It has been many months since my last entry here. I’m going to try to do a better job of being more consistent … maybe.  Well since then, “The Seed” interactive fiction experiment took a lot longer than I expected, and it’s still not done. I hope to return to it and finish what I started. I may work on it in parallel with some of my other projects. My main project right now is a Google Daydream VR app in which you operate a gun turret to shoot and mine asteroids, protect your base (which is located on an asteroid) from rogue factions. I have a very rough prototype working and hope to have something more to show in the next few months.

I think the timing for releasing a Daydream app is critical since the market is currently tiny compared to the current glut of mobile games. I considered (and still am) obtaining an HTC Vive, but at this time I think it is a bit too niche. Plus I wanted to get my feet wet with something that I feel might have a wider audience. We’ll see.

I saw a video of an excellent talk at GDC recently that caused me to detour briefly from the VR stuff to revisit one of my older games. I just finished a revamp of PixiCubes done specifically for Christmas. I’ve never tried releasing a holiday-specific game before so I’m interested to see if it goes anywhere. Of course, there is that giant hurdle that all indie games have to overcome, discoverability. I still haven’t figured that one out. If you’re interested in some Christmas picture puzzles, check out PixiCubes: Christmas Edition.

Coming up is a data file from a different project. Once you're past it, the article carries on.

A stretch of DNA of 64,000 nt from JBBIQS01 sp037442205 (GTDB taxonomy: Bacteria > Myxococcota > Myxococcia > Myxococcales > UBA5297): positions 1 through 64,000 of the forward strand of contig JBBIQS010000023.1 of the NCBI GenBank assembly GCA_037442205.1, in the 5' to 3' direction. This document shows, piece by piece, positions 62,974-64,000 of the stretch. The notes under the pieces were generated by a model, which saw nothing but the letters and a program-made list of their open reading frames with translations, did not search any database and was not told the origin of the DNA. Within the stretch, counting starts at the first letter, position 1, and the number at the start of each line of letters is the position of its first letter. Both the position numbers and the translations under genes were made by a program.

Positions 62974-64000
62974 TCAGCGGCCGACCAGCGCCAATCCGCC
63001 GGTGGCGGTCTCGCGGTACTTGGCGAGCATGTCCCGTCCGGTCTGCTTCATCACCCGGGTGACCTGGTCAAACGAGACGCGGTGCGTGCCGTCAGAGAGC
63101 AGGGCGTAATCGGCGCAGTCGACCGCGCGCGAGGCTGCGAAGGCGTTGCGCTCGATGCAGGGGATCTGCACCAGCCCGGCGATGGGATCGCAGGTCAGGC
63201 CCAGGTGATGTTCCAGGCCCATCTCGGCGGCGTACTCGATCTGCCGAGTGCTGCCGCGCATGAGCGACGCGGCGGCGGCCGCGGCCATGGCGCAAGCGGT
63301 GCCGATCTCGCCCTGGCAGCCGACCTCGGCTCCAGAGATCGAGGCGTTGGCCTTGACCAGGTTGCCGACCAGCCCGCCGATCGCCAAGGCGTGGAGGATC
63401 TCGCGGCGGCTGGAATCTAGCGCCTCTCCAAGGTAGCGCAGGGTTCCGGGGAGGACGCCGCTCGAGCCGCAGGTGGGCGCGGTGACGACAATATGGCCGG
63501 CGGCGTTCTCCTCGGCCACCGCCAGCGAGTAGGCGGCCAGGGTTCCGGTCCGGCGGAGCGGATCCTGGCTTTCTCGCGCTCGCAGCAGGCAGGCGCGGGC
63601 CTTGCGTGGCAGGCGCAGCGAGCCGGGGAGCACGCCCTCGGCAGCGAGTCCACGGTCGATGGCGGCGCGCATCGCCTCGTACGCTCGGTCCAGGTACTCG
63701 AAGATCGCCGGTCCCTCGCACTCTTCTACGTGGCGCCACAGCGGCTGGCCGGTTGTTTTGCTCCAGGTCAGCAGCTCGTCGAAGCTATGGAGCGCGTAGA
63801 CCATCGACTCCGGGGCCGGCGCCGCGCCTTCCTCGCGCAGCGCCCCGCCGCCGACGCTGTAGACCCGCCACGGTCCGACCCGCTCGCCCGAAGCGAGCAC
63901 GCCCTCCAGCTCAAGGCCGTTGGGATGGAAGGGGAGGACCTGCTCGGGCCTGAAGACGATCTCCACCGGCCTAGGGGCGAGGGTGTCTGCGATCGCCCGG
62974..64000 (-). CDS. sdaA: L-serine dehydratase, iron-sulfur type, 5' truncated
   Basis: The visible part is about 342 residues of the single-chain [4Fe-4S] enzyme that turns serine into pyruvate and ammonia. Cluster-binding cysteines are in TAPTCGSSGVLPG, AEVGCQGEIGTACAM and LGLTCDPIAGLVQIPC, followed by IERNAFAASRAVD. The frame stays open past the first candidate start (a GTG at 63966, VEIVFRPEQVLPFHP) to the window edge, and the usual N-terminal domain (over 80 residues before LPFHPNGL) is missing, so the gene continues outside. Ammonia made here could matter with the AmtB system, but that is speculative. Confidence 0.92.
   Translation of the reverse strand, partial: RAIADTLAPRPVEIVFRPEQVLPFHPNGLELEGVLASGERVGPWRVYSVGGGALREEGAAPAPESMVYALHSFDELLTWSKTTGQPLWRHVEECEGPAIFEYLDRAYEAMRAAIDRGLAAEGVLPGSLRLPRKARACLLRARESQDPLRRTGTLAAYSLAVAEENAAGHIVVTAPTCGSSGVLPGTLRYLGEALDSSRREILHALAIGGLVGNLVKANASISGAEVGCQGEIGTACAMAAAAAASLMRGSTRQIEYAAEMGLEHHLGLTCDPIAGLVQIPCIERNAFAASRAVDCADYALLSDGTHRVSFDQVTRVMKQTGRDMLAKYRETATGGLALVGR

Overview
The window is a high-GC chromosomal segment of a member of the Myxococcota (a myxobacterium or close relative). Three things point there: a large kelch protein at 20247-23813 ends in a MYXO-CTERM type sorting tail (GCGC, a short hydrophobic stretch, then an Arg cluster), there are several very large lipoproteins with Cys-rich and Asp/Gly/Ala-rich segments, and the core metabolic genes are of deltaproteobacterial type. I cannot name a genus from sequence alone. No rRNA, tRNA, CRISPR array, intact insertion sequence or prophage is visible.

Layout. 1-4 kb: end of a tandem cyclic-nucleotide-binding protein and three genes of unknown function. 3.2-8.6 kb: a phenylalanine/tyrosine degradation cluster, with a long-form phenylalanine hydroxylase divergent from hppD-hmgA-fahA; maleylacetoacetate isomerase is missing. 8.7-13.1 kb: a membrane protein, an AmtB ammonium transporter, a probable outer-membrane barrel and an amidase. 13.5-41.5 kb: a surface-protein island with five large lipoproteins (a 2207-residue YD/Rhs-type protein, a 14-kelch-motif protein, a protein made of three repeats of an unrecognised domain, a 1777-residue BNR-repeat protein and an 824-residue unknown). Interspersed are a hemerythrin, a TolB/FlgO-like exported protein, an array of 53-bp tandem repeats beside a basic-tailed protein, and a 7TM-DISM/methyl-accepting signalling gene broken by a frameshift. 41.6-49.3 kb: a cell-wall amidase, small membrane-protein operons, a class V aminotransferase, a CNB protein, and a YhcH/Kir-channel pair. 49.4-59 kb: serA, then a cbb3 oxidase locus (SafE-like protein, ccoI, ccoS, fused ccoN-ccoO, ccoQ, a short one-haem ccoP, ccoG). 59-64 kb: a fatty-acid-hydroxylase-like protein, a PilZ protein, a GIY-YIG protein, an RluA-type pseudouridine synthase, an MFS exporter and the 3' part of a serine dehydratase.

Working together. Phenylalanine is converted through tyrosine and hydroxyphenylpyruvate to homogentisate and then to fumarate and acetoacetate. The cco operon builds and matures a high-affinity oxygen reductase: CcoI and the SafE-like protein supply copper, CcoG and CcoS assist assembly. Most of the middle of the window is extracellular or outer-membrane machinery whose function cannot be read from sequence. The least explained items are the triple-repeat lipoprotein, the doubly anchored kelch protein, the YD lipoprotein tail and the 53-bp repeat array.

It’s currently available for PC,Mac, Android, and hopefully soon, iOS. I just submitted it to Apple for approval yesterday so we’ll see.

Inkle Studios, the company behind Sorcery I-III and Around the world in 80 days recently released Ink, their scripting language for writing interactive narrative stories. That got me thinking about how much fun I had writing for my Ludum Dare 28 game The Seed.  My goal now is to expand that small game into a much larger interactive fiction piece using the Ink language. I have been working on this for the last couple of weeks, but with kids getting out of school, and other commitments, it has been difficult to find the time to write about it much less work on it.  With that in mind, this project will carry over into the middle of June and might require an additional two or three months realistically.  I’ve never attempted anything like this before, but I can see lots of places where this story could go. I’m not sure how much I’m going to be able to get done with multiple kids home from school, but I’ll just have to steal what time I can and see how things progress.

I have yet to announce my project for May, and it might be a couple more days before I do so. For the past couple of weeks of April I’ve been working on a redesign of my joystick to keyboard utility called Joysticker. The new version is called Joysticker Pro and it features Lua-based scripting like the original, but it has an additional database that maps joystick controls to an XBox360 configuration with A,B,X,Y, trigger, shoulder, and stick buttons. This allows control scripts to work with any joystick.  Below is a screenshot of the current state of the UI. I have several ideas for this and depending on its reception, I’ll be adding more features to it.

Joysticker Pro